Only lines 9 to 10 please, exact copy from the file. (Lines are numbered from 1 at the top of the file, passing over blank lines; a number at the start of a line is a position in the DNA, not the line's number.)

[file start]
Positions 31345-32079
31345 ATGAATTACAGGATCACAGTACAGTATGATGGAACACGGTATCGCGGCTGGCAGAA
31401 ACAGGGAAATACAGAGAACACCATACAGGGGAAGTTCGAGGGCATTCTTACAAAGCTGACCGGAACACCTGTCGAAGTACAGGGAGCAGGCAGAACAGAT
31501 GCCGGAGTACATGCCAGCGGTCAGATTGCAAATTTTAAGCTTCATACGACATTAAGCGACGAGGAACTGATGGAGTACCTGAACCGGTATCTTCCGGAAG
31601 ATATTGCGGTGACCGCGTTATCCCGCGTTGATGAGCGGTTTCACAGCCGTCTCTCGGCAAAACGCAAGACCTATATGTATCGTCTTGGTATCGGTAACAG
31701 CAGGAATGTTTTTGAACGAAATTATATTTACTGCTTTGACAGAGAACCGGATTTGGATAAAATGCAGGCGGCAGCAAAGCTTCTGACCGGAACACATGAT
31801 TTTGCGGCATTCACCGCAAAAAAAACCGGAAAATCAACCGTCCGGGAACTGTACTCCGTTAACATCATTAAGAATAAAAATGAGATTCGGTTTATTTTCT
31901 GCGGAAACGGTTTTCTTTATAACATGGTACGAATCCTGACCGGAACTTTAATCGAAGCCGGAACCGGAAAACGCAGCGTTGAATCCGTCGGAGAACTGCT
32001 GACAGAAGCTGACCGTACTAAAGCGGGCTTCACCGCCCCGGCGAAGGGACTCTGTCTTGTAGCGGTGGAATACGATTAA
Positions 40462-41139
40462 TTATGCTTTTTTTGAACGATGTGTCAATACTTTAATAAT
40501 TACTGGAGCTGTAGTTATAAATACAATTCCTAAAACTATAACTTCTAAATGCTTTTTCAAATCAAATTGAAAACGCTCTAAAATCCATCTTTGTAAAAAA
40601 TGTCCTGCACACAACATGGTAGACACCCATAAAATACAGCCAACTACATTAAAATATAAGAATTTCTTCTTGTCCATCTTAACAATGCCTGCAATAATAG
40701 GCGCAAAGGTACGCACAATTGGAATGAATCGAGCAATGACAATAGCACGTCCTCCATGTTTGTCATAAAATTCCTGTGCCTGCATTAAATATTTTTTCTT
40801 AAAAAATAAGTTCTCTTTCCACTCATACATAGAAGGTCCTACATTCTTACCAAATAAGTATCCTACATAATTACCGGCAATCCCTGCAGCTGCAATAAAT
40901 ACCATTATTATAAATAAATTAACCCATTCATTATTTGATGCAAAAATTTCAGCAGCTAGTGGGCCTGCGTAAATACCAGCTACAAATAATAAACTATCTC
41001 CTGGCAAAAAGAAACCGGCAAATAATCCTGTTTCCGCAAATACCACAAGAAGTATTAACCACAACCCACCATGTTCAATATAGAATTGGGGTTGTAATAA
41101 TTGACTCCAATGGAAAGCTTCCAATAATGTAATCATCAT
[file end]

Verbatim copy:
32001 GACAGAAGCTGACCGTACTAAAGCGGGCTTCACCGCCCCGGCGAAGGGACTCTGTCTTGTAGCGGTGGAATACGATTAA
Positions 40462-41139